Health, Marital Status and Mode of Living

Health, Marital Status and Mode of Living: An Anthropological Study of Ageing Community in Rawalpindi City
1. Abid Ghafoor Chaudhry 2. Aftab Ahmed 3. Haris Farooq 4. Altaf Ghani Bhatti 5. Mahwish Zeeshan

1. Incharge, Dept. of Sociology & Anthropology PMAS-AAU, Rawalpindi 2. Anthropologist, Association for Social Development Islamabad 3. Student of M.Sc Anthropology, Dept. of Sociology & Anthropology, PMAS-AAU, Rawalpindi 4. Lecturer of Anthropology, Institute of Social Sciences, BZU, Multan
5. Lecturer of Sociology & Anthropology, PMAS-AAU, Rawalpindi.

ABSTRACT

Background: Culture is a learned behavior. It is a community’s knowledge and set of practices that evolves out of continuous interactions with the outer environment feedback either positive or negative. In a strict sense culture is a man-made nature opposite to physical nature to survive.
Objective: The objective of the study was to investigate the interrelationship of older persons’ (OPs) marital status and mode of living with their medical history.
Study Design: Cross Sectional Study
Place and Duration of the Study: The study was conducted on behalf of Help Age Pakistan. The data collection was done in various union councils of Rawalpindi city. The study duration was three months and lasted from Sep-2013 to Dec-2013.
Materials and Methods: Structured questionnaire was developed to collect information on Older Persons’ health, economic and psychological status. In this regard, an extensive questionnaire was designed and pre-tested vigorously. Questionnaires were filled by the graduates of PMAS-Arid Agriculture University.
Results: The respondents who were single were mostly heart patients (n=14, 21.4%). The married respondents reported other diseases that included mental health, skin problems, paralysis, eye and hearing impairments and TB etc (n=704, 20.7%). Widows and widowers were in the third category with the same problems reported in second category (n=274, 20.1%). Results in the category of hypertension explain that elder peoples living in their own houses reported 9.1% hypertension, OPs living in rented houses suffering from hypertension were 10.3%, in case of hired residence percentage recorded was 0.0% and in the other category of living like living with relatives, friends or any other, 14.3% OPs were fighting with hypertension in their lives.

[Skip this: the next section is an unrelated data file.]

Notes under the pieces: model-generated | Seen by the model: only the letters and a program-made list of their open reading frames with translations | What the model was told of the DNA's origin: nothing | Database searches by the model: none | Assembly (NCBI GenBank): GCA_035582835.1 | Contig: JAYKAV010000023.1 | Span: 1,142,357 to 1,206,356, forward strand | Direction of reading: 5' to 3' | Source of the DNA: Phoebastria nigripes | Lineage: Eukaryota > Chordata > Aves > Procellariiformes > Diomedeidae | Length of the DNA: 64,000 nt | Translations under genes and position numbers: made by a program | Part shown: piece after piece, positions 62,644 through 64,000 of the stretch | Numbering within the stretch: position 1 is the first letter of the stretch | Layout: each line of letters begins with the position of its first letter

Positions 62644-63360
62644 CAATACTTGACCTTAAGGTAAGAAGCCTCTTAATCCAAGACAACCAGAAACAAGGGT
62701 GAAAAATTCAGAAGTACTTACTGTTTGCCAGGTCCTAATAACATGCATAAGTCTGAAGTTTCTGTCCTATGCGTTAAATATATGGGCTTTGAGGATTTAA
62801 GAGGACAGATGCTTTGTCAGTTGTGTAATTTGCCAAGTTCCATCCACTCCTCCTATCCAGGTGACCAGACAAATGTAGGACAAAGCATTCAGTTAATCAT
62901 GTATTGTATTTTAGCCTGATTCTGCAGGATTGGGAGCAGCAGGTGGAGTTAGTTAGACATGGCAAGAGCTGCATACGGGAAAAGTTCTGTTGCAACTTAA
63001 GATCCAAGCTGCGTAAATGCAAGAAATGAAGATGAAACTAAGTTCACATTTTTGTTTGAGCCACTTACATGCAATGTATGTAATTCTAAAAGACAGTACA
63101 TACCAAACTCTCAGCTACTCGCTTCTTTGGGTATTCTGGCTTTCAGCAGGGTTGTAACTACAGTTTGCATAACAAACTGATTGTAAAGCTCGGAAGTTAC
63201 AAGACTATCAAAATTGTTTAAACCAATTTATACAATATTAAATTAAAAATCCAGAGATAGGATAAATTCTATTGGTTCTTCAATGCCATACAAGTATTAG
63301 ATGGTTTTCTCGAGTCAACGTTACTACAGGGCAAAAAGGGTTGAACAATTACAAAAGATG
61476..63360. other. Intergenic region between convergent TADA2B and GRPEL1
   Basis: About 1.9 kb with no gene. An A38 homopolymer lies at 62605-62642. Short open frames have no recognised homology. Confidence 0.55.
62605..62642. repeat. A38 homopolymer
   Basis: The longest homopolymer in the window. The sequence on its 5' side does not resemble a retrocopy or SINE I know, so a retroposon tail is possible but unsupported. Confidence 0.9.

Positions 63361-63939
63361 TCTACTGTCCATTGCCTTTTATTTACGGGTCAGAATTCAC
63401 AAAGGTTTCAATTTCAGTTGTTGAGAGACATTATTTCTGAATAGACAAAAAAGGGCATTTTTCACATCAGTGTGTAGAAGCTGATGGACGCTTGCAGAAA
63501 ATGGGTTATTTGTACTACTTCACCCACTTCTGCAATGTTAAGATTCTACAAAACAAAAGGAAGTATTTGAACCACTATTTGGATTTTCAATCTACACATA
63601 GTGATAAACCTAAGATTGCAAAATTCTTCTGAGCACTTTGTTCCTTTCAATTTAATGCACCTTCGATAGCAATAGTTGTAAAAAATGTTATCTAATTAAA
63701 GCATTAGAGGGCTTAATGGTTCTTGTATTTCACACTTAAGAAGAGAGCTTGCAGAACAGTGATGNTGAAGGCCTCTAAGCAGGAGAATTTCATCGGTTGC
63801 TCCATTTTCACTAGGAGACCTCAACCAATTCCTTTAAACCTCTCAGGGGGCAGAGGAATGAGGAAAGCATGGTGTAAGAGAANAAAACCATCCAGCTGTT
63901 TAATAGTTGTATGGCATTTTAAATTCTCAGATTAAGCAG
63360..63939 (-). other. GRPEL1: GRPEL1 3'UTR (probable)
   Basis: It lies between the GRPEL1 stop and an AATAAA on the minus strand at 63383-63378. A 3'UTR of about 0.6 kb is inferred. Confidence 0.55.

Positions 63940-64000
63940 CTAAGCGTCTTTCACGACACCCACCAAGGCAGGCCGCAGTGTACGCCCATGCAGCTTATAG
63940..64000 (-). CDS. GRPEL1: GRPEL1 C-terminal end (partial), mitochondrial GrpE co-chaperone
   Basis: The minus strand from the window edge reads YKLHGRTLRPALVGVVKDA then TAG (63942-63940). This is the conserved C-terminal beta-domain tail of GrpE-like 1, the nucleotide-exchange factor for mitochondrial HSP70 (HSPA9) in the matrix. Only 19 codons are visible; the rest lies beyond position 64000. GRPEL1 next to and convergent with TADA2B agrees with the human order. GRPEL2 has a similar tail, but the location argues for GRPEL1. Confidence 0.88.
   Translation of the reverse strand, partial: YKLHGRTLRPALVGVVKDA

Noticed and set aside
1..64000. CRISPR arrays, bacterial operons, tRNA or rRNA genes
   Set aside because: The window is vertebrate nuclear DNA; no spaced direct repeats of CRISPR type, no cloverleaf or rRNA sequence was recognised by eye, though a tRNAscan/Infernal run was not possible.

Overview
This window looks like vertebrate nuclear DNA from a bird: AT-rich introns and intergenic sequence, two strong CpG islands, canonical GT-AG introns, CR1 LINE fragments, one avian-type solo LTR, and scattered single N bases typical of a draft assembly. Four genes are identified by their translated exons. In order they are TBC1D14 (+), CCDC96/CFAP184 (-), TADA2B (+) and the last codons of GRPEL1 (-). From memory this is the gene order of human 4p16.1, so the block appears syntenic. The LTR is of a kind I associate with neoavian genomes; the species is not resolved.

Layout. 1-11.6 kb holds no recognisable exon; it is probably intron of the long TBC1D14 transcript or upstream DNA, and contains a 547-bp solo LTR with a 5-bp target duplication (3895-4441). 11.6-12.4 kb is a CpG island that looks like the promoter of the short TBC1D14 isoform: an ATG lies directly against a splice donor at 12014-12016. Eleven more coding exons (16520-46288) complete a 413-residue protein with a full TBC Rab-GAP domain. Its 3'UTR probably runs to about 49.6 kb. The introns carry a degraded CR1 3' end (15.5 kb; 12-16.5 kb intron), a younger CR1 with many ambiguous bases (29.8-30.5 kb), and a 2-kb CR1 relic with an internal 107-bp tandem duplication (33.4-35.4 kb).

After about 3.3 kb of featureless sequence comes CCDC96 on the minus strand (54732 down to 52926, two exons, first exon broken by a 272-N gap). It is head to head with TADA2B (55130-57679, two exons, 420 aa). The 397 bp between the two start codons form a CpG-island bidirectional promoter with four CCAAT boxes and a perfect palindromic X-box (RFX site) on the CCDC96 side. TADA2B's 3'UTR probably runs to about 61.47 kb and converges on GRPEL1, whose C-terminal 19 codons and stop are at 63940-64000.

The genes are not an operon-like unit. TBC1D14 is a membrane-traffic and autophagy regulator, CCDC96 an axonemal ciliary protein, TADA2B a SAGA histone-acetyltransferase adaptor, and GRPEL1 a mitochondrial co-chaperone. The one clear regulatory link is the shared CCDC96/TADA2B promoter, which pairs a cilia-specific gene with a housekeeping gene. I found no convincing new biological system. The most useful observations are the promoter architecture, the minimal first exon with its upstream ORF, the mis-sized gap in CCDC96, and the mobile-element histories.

Conclusion: The data reveal that OPs living single are likely to catch heart problems, the married OPs were suffering from mental illnesses, dermatological problems, paralysis as well as hearing and visual impairments. The results show that OPs living in their own houses were better off than the ones living in other mode of living. Rented houses reported high percentiles of hypertensions, heart problems, and diabetes.
Key Words: Older Persons, Mode of Living, Marital Status, Diabetes, Heart Problems, Hypertension, Skin Problems.

INTRODUCTION

It is widely accepted that some of the new attitudes and ways of life that are spreading rapidly around the world as a result of faster communication and transportation have the possibility of endangering healthy local practices. New technology, leisure, and wealth also carry an element of danger. Anthropology offers a powerful, systematic way of understanding what factors are affecting people’s health, and how to evaluate public health plans that affect people’s behavior.1
Medical anthropology is the primary discipline addressing the interfaces of medicine, culture, and health behavior and incorporating cultural perspectives into clinical settings and public health programs. Health professionals need knowledge of culture and cross-cultural relationship skills because health services are more effective when responsive to cultural needs. Cross-cultural skills also are important in relationships among providers of different cultures when, for example, African American and Filipino nurses interact with each other or with Anglo, Hispanic, or Hindu physicians. Knowledge of culture is also necessary for work in community settings, such as collaborating with diverse groups and organizations to develop culturally relevant public health programs. Health care providers and patients are more effective in managing their health and care with cultural awareness and the ability to manage the numerous factors that affect well-being.2.
Ethnomedical studies (see Bannerman, Burton, and Wen-Chieh, 1983) reveal that health problems and treatments are conceptualized within cultural frameworks. Culture directly affects the manifestations of conditions, their assessment and social implications, and processes of treatment. Ethnomedical analyses show the importance of understanding healing from the cultural perspective of the group, their social dynamics, the social roles of healers, and the conceptual and cosmological systems3,4